Tom's MZ-800 Software Projects Gallery
In 1983 or 1984 I got my first computer. It was a Sharp MZ-700. Computer games were fun, but this computer was not the best for gaming. Commodore had more interesting graphics and sound capabilities for games. But the MZ-700 was great for programming. I also started connecting my electronics projects to the system bus of this machine.
In 1985 Sharp came out with the MZ-800, which I upgraded to. It had better graphics and optionally a QuickDisk drive. It supported 80 characters per line or 640x200 graphics. This was too much for a normal TV set so I had to get a specific high resolution monitor.
The Sharp MZ-800 is in the middle of the picture. The ugly metal brain sticking out on the top of it is an expansion built by me. This allows two additional cards to be connected to the system bus. The two standard slots I had already filled with a RAM filesystem board (64kB) and the QuickDisk interface. The QuickDisk drive with the dark lid is mounted on the machine itself at the right. One of the additional cards (designed by me) connects an expansion system with 8 card slots. This system is at the top on the left in the picture. The bus format was my own and nonstandard. I designed card for digital I/O, AD and DA conversion (really expensive those days), a interface for an Amiga mouse, RS-232 serial ports and an interface to a cool 8x8 LED matrix + 16 LED bar graph display seen on the right in the picture. Later when the PC became popular, I built the system at the bottom to the left. It features three slots for PC compatible cards and connects to the last system bus slot of the MZ-800. It also had eight DIN connectors for connecting synchronous serial devices. The serial bus format was my own invention and allowed several devices on one bus, much like the USB today. The main PC card I used was the Roland MPU-401 MIDI interface. With this I could connect my synthesizers to the computer and do some sequencing (MIDI multitrack recording) by using programs I made.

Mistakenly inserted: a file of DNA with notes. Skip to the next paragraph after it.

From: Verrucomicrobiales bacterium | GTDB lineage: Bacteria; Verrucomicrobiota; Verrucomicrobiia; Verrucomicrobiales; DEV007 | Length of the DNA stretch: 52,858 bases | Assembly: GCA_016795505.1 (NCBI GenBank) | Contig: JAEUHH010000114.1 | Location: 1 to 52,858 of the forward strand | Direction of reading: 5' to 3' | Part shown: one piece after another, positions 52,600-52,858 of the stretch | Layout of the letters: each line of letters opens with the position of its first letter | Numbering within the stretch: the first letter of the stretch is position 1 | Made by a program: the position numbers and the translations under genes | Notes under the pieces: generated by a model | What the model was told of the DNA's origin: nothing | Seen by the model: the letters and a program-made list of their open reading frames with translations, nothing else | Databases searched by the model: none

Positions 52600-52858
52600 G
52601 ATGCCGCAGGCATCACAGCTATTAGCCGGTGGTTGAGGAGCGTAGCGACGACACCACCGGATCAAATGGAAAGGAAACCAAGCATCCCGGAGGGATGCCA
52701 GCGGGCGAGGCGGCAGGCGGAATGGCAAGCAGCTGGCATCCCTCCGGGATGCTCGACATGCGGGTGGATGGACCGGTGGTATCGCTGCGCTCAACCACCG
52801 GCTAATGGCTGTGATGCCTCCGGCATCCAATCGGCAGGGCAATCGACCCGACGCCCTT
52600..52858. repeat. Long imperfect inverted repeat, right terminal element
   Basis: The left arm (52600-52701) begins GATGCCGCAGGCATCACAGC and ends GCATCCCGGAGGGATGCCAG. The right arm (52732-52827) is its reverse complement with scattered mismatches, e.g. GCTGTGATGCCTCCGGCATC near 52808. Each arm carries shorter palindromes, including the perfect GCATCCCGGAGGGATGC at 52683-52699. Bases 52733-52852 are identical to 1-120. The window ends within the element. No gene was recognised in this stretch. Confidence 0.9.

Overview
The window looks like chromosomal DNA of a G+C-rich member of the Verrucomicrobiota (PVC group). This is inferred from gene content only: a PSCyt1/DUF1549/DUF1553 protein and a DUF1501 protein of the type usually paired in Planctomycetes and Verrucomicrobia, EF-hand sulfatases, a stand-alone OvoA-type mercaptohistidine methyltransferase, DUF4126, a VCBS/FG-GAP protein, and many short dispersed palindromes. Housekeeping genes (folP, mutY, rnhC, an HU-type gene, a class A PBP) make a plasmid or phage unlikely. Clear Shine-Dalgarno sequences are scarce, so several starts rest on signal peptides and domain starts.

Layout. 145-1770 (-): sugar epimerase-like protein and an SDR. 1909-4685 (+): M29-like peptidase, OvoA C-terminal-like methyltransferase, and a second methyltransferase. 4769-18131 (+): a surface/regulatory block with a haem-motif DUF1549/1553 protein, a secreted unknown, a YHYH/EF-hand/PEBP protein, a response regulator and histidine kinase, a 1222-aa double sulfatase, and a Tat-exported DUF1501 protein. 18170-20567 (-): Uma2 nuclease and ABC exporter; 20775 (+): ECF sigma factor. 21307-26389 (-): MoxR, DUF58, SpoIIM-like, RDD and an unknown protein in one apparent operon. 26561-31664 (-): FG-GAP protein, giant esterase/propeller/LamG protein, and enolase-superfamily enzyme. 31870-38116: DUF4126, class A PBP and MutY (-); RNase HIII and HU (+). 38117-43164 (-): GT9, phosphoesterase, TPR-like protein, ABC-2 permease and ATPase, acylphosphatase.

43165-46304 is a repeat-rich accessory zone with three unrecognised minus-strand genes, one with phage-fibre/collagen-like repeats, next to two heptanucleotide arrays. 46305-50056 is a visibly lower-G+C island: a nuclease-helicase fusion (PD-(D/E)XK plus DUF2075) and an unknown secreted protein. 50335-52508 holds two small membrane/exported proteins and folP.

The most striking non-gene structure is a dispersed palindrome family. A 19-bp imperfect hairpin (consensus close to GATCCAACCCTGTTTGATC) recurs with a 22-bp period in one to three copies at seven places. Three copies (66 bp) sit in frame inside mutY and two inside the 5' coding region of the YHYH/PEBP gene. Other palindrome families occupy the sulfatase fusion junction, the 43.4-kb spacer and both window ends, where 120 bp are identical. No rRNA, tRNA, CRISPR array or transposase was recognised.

Later I got a second MZ-800. Then I was able to build a network. These machines were not meant to be networked, and networking was a rare and expensive commodity those days. So, i had to build the hardware and software myself. It was great fun. I even made a great network game, which me and my brother played. In 1990 or 1991 I got a PC with an 80286 processor and I stopped developing on the MZ-800. I still have it though and starting it up brings back good memories.
Links to more on the MZ-800
PS. These programs are not available - this is just a "museum" exhibiting my works